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New Deal Projects in the AFNHA Region
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The Webster Springs Post Office was constructed from 1940 to 1941 and cost $85,000, far more than a typical Works Progress Administration (WPA) post office. The price was perhaps due to Webster Springs’ role as a central mail distribution center. In any case, the one-story brick building features Colonial Revival details and accents and is similar to other WPA post offices in West Virginia.

The Webster Springs Post Office.

Cloud, Automotive parking light, Wheel, Sky


White, Light, Automotive design, Interior design

The lobby of the building includes a series of glazed terra cotta figures created by Lenore Thomas. Thomas was an American sculptor who was most famous for her WPA commissions. The 1943 work created for Webster Springs is titled “Springtime” and depicts a family consisting of a mother, father, and son. A woven basket rests upon a bundle of flowers between the mother and son. The work is different than many of Thomas’ more well-known works that are openly political pieces; perhaps owing to the artist's hope that an image of an idealized American family would be appreciated by residents of this small community when they visited their public building.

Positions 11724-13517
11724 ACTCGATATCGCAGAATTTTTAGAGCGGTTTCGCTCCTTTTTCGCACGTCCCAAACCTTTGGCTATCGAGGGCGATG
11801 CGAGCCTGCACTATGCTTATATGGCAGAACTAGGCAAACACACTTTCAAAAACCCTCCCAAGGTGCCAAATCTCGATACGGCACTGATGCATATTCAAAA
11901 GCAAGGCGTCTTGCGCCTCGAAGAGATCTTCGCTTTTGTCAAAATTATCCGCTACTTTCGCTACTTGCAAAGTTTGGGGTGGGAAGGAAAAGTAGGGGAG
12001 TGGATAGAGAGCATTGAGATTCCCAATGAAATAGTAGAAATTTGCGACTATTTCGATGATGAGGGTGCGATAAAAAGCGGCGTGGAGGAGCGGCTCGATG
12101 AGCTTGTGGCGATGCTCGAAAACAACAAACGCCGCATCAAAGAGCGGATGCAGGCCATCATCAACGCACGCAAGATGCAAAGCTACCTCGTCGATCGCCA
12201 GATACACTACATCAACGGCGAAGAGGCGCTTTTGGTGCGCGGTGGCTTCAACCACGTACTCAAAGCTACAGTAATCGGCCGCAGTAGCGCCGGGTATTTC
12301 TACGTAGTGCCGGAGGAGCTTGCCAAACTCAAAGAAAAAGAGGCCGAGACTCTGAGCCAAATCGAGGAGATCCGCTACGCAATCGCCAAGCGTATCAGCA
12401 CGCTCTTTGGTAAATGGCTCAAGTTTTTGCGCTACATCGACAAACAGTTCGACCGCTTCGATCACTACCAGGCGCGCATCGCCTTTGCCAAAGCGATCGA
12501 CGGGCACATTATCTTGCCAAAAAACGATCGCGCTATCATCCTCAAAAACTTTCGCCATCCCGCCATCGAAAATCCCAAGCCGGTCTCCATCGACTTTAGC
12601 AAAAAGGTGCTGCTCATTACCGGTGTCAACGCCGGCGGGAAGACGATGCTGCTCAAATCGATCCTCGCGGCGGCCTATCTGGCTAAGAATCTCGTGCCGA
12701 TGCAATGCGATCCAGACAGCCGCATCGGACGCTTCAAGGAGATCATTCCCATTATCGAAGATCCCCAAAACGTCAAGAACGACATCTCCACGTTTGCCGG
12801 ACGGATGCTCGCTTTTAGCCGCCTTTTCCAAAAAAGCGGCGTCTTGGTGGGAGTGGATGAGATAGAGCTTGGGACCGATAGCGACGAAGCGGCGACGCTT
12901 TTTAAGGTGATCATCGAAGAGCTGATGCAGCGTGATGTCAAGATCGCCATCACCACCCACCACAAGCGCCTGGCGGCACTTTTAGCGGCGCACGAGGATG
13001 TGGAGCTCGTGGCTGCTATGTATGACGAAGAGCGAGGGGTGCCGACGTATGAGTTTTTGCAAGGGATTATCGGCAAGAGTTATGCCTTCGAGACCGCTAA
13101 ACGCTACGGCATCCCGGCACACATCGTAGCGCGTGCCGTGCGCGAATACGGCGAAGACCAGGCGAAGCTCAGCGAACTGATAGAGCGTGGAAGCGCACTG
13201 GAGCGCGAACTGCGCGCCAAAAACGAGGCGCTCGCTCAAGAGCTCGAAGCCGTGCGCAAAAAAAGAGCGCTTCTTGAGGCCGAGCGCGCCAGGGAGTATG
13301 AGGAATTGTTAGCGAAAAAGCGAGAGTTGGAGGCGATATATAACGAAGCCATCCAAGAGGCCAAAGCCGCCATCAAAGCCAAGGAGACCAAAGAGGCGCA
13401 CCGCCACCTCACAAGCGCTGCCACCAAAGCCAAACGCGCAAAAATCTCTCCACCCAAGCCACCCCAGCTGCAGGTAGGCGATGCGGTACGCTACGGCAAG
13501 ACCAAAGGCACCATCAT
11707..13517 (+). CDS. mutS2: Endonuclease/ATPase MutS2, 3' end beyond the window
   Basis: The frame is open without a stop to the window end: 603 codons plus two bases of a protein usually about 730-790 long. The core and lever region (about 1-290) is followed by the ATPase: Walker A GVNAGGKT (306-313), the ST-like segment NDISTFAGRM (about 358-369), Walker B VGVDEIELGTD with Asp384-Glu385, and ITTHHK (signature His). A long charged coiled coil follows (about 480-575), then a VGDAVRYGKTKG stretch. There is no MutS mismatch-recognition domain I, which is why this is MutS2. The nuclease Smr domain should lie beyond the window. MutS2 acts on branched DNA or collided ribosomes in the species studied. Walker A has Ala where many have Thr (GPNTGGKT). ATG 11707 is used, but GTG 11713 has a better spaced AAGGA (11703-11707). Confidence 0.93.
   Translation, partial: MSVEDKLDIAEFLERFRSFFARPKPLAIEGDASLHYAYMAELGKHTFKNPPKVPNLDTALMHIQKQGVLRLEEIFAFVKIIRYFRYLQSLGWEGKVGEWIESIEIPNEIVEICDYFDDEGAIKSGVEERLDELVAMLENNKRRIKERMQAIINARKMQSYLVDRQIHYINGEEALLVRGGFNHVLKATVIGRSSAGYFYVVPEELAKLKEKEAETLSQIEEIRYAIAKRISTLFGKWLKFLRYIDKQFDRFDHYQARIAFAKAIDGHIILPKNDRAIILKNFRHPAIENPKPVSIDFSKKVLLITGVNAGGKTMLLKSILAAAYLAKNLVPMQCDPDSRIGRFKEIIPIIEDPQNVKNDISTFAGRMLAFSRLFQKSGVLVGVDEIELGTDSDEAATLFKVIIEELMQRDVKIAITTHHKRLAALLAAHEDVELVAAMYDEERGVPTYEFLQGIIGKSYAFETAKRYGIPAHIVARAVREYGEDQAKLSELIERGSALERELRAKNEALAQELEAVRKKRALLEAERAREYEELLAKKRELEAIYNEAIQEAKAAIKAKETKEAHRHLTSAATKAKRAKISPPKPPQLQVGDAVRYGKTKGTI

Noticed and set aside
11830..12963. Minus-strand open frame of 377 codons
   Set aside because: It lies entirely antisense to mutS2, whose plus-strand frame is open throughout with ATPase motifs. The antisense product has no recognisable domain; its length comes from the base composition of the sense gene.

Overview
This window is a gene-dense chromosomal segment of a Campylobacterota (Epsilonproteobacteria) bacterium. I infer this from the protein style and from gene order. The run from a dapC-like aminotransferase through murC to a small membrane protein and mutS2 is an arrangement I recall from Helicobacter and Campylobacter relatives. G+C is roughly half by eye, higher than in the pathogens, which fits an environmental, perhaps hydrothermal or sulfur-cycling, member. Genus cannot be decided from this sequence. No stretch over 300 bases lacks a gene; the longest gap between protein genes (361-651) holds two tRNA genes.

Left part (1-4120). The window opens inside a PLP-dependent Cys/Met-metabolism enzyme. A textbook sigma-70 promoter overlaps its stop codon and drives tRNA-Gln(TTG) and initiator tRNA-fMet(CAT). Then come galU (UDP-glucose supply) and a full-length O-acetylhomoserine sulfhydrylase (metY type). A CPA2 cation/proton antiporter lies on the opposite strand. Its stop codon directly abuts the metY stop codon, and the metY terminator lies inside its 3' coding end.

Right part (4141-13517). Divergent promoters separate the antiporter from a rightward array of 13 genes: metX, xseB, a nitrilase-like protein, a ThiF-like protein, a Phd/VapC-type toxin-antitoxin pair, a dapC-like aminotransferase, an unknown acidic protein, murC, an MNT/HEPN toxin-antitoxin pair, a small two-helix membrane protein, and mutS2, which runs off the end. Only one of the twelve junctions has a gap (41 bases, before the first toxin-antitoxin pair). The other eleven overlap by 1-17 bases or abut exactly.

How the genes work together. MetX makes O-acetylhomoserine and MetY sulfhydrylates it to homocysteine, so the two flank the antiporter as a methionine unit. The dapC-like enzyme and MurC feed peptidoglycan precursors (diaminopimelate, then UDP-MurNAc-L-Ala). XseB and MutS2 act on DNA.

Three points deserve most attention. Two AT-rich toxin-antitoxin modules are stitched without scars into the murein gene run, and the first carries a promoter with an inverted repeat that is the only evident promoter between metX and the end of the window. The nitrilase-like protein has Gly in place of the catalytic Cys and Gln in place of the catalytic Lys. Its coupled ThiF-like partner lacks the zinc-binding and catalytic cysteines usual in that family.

Blevins, Ernest E. Post Office - Webster Springs, The Living New Deal. April 11th 2017. Accessed July 25th 2021.

Park, Marlene. Markowitz, Gerald E. Democratic Vistas: Post Offices and Public Art in the New Deal. Philadelphia, Pennsylvania. Temple University Press, 1984.

Post Office Reliefs - Webster Springs, The Living New Deal. Accessed July 25th 2021.

Webster Springs Post Office, New Deal Art Registry. Accessed July 25th 2021.

Image Sources(Click to expand)

Emerson, Jimmy. “Webster Springs West Virginia Post Office.” 2007. The Living New Deal. Accessed July 25th, 2021.

Emerson, Jimmy. “‘Springtime.’” 2007. The Living New Deal. Accessed July 25th, 2021.